U.S. Led Fumigation Fails To Stop Cultivation 

U.S. Led Fumigation Fails To Stop Cultivation 
Posted by FoM on February 28, 2000 at 16:57:34 PT
By Frank Bajak, Associated Press
Source: Detroit News
In nearly a decade of U.S.-sponsored fumigation, planes have sprayed hundreds of thousands of gallons of herbicide on illicit drug crops in vast expanses of Colombia's highlands and rain forests. Yet drug cultivation in the world's No. 1 cocaine-producing nation is at a record high and climbing. Crop yields are also improving as traffickers plant more potent strains of coca and opium poppy, the sources of cocaine and heroin.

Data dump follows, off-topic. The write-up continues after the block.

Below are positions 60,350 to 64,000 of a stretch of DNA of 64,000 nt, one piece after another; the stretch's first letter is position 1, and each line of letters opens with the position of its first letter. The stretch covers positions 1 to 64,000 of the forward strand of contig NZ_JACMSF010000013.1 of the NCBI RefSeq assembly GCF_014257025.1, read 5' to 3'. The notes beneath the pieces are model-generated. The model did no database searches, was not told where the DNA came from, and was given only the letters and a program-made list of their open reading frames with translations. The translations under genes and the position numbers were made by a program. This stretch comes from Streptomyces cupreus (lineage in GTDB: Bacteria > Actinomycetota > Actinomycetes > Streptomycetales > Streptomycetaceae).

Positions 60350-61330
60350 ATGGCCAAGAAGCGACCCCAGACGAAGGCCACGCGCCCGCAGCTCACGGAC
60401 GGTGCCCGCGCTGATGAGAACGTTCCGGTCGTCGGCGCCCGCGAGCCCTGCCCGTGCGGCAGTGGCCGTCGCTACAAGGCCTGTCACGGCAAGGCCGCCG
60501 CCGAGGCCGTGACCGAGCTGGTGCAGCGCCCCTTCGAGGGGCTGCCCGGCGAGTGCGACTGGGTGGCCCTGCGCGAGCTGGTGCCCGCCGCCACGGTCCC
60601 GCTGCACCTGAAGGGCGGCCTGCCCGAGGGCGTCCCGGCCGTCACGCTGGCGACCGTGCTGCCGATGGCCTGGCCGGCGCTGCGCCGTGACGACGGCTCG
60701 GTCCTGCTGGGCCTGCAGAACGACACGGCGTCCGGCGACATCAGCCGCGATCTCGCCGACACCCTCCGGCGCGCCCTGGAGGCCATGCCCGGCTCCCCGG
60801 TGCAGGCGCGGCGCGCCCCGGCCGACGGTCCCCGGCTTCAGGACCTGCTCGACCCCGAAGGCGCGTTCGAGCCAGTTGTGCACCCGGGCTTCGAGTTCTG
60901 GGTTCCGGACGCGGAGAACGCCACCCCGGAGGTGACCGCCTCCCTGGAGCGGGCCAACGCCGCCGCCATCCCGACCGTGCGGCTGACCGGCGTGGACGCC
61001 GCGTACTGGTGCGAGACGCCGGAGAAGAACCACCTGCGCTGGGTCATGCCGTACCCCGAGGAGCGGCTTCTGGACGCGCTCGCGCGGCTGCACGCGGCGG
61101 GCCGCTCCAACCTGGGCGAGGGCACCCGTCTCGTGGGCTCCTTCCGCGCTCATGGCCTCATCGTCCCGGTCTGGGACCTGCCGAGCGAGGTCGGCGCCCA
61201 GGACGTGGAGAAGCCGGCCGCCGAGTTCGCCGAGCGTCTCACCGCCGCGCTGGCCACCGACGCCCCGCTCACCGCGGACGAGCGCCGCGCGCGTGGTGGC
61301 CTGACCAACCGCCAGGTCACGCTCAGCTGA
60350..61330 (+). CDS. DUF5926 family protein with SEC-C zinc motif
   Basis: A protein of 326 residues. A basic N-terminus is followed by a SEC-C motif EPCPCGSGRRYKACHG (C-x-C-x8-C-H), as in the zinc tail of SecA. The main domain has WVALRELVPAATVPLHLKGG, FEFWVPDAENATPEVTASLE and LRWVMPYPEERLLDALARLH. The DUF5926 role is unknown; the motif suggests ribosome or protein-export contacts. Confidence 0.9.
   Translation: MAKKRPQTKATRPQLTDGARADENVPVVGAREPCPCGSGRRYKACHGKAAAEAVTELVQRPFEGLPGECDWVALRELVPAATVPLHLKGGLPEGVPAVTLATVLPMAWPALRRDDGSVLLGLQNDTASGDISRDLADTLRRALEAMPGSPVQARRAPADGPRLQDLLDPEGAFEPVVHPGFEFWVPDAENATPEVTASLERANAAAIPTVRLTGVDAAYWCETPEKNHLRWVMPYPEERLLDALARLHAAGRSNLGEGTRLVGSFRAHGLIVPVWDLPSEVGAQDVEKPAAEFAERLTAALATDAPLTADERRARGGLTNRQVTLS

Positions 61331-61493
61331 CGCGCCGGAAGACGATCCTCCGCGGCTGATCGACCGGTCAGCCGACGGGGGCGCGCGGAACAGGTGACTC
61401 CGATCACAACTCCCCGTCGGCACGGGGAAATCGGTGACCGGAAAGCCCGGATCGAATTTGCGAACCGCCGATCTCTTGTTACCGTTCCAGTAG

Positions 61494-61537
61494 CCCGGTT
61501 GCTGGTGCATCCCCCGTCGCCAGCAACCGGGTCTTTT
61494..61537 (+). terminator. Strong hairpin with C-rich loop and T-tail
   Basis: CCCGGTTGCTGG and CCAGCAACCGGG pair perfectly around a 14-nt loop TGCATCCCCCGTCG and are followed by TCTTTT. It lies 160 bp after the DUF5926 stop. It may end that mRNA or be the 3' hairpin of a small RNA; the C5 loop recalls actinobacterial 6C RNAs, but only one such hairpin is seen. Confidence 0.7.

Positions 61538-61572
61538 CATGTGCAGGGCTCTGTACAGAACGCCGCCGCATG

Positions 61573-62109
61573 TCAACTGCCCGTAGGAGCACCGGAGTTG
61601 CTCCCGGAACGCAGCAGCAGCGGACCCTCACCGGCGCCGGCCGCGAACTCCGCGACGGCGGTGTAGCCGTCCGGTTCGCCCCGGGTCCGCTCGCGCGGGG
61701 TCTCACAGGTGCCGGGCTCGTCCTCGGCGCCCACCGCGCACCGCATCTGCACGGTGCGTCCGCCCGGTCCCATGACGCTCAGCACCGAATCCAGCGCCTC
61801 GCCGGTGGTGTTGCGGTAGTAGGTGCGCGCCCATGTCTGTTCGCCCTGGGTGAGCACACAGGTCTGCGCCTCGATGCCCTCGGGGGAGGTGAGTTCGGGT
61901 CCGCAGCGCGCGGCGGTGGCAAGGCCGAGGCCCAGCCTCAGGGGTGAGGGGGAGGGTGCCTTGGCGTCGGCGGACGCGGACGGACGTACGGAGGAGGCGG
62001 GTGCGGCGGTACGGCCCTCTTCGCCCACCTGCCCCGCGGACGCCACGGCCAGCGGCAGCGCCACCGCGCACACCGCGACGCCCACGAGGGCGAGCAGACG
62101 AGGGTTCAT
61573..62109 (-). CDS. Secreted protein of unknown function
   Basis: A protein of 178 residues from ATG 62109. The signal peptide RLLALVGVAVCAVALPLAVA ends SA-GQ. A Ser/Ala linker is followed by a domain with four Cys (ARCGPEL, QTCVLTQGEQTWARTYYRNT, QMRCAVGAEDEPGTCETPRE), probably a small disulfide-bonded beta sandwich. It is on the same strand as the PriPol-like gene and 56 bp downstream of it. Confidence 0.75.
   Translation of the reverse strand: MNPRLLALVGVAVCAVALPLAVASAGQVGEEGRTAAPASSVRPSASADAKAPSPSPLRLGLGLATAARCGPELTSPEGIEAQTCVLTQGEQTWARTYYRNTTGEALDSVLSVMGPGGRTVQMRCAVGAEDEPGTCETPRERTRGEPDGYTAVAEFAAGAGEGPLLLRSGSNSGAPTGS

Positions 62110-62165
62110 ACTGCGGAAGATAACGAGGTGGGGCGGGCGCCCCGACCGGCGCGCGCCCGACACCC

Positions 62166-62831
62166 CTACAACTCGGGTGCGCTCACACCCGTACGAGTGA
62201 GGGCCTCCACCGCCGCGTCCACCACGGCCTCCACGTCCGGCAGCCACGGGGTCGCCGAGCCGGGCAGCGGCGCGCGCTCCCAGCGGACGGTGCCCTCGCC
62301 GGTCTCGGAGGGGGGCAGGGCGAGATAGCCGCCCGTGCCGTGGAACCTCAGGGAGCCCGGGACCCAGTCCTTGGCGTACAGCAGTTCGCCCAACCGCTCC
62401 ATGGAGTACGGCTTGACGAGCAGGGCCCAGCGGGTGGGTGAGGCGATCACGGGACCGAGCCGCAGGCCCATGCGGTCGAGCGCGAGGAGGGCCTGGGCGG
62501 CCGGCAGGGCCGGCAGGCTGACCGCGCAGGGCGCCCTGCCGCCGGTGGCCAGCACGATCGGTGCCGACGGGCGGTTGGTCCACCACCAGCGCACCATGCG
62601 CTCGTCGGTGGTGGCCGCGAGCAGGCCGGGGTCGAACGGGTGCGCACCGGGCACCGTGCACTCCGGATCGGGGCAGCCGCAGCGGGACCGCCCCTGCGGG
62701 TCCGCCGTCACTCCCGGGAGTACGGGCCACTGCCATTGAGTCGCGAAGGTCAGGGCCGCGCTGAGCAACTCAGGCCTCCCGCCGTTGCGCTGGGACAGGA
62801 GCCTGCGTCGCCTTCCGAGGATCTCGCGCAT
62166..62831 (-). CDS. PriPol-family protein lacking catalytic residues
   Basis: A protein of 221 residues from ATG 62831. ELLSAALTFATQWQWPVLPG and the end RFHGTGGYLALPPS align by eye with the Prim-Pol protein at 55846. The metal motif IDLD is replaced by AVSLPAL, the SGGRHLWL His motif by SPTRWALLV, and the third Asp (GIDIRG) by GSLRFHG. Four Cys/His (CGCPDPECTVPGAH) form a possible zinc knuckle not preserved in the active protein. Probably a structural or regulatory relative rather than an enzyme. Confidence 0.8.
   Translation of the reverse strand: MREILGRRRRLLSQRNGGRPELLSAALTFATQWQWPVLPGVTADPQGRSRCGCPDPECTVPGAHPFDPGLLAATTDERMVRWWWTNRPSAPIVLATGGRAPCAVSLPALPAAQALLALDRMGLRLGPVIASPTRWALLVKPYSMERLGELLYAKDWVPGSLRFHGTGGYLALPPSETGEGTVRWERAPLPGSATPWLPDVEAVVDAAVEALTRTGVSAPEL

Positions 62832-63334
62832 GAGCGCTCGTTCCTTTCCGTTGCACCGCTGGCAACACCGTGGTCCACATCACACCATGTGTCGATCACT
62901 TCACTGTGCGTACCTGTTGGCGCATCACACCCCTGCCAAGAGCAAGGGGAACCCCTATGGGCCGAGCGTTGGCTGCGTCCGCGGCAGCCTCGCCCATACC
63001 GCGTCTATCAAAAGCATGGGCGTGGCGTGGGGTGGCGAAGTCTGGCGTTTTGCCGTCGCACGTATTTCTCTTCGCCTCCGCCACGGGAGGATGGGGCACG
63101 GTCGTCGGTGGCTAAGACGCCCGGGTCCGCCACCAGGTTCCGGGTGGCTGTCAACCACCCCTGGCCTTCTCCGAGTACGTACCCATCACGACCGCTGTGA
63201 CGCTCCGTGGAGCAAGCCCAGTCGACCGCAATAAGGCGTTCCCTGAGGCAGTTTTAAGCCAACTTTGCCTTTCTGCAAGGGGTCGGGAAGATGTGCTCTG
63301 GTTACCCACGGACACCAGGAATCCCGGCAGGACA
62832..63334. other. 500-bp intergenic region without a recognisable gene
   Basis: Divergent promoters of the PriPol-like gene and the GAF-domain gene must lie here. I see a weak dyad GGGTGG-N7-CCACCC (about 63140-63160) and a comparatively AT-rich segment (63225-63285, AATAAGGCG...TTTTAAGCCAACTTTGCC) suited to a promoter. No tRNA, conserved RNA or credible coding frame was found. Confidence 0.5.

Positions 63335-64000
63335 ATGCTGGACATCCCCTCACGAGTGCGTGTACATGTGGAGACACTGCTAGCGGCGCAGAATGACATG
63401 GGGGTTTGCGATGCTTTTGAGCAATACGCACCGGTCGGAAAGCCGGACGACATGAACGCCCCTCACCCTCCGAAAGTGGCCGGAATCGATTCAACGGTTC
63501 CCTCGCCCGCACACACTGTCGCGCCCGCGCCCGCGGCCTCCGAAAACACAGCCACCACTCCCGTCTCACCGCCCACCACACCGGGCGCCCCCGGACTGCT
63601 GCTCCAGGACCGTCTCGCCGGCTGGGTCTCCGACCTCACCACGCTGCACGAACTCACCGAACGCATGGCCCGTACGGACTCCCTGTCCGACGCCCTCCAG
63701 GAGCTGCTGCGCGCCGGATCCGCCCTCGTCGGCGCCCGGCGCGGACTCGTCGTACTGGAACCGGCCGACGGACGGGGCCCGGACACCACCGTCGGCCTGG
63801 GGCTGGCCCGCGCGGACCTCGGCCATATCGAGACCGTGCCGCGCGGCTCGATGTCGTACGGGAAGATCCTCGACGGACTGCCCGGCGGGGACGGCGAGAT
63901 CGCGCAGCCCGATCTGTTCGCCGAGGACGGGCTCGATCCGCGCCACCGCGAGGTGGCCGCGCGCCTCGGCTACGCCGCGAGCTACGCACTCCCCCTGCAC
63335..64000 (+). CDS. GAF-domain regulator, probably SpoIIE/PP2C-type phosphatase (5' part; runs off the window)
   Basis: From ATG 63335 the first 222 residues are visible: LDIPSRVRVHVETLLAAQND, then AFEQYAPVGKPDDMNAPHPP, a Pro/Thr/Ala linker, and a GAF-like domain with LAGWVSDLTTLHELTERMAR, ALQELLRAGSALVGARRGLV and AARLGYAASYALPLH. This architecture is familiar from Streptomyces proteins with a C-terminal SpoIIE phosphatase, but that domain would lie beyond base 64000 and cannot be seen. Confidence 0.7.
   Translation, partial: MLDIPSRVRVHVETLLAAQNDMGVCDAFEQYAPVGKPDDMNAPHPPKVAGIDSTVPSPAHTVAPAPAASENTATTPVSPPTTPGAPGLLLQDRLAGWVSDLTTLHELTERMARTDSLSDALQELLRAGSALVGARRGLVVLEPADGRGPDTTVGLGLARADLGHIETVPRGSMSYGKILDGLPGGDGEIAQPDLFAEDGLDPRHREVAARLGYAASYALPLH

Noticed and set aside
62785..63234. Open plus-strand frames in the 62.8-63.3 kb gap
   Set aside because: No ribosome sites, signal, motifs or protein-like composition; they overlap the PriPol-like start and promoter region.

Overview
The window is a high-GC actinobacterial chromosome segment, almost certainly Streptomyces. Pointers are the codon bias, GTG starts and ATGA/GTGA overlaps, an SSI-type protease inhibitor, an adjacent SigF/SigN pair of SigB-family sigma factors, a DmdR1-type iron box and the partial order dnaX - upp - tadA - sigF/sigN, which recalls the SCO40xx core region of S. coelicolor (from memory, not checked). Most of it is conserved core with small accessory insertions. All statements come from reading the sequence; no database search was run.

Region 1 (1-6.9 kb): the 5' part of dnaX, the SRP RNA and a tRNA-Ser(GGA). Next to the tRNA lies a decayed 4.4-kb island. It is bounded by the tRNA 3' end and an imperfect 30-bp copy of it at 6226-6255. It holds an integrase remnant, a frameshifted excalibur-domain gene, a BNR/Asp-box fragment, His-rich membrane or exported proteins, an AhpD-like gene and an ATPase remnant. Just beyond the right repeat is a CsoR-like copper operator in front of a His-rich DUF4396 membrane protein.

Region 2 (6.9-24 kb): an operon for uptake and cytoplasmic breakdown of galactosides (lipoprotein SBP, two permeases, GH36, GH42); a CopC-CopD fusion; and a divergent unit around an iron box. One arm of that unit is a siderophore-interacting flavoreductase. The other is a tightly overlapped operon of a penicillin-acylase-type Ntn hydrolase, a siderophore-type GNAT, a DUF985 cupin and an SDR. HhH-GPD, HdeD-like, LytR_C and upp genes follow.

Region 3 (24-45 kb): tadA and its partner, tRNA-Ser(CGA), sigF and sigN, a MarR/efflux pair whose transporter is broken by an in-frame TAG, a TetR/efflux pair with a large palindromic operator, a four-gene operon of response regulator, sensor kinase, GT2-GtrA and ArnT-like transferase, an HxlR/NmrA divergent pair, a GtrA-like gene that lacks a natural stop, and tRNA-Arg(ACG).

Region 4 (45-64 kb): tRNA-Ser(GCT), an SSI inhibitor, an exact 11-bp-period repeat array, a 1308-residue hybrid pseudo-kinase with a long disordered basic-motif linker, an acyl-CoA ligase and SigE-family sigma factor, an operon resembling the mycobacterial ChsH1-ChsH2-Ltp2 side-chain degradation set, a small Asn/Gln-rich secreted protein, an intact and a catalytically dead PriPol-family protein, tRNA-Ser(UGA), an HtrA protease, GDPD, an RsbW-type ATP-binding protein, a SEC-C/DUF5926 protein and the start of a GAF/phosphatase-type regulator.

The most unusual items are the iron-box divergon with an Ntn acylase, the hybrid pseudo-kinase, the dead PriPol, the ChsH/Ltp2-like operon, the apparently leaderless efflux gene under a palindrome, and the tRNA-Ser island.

The stubbornness of the plants seems matched only by the determination of U.S. and Colombian officials to continue the chemical counterattack.   Estimates show coca cultivation up by 20 percent to 30 percent last year. Since 1995, it has more than doubled, according to the Colombian and U.S. figures.   President Andres Pastrana, who expressed serious reservations about fumigation's effectiveness during his first months in office, has toned down the criticism and now welcomes the U.S. help.   Colombian and U.S. officials argue that drug crops would be expanding even more rapidly if there wasn't any attempt to halt their proliferation.   But even a recent effort to showcase the spraying effort ended up highlighting the many questions surrounding it, including its distressing impact on this Andean nation's diverse and fragile ecosystem.   Flying with anti-narcotics police to an opium poppy field in the southwestern state of Huila, the view out the Bell 212 helicopter window is one of huge scars in the forests, of valleys denuded by clear-cutting.   "That's the ecological crime of the narcos," national police spokesman Carlos Perdomo said, gesturing at the deforested ridges around Rio Negro.   It is a crime that critics say is only aggravated by fumigation.   Coca- and opium-growers who've had their crops destroyed rarely quit. Either they fell more trees elsewhere to plant or they wait until soil microbes have decomposed the herbicide -- typically a year -- and reseed the same plot.   "We've noted about a 40 to 50 percent replanting rate" of opium poppy fields, admits Col. Edgar Orlando Barrero, the police eradication program director.   Since the mid-1990s, coca growers have pushed ever deeper into the Amazon basin to evade the crop-dusters, clearing tens of thousands of acres of virgin rain forest.   More than two-fifths of Colombia's 210 square miles of coca is grown in the rebel-dominated southern state of Putumayo. Pastrana plans a major eradication effort there this year spearheaded by a U.S.-trained counternarcotics battalion.   The effort is likely to be opposed by the leftist insurgents who guard drug crops and processing laboratories in Putumayo.   Some experts are skeptical the stepped-up efforts will make a dent in Colombia's cocaine production.   Field studies by Ricardo Vargas, a sociologist and eradication researcher, show that when coca areas are detected and sprayed, growers simply migrate to other regions.   Government figures bear out this argument. An explosion in coca cultivation in Putumayo coincided with its near elimination in the eastern state of Guaviare, where nearly 245 square miles were sprayed with herbicide in 1997-98.   "Coca has a behavior completely independent of eradication," Vargas said.   With tens of thousands of Colombian peasants making a living off coca, some analysts fear stepped-up spraying will increase their support for the guerrillas who have been fighting the Colombian government for more than three decades.   "I don't think we will ever solve this problem without an end to the armed conflict," said Klaus Nyholm, director for Colombia of the U.N. Drug Control Program.   Rio Negro, ColombiaPublished: February 27, 2000 Copyright 2000, The Detroit NewsRelated Articles:Natural Fungus Could be Tool Against Illegal Drugs May be Used to Fight War on Cocaine Colombia Cocaine Production Up
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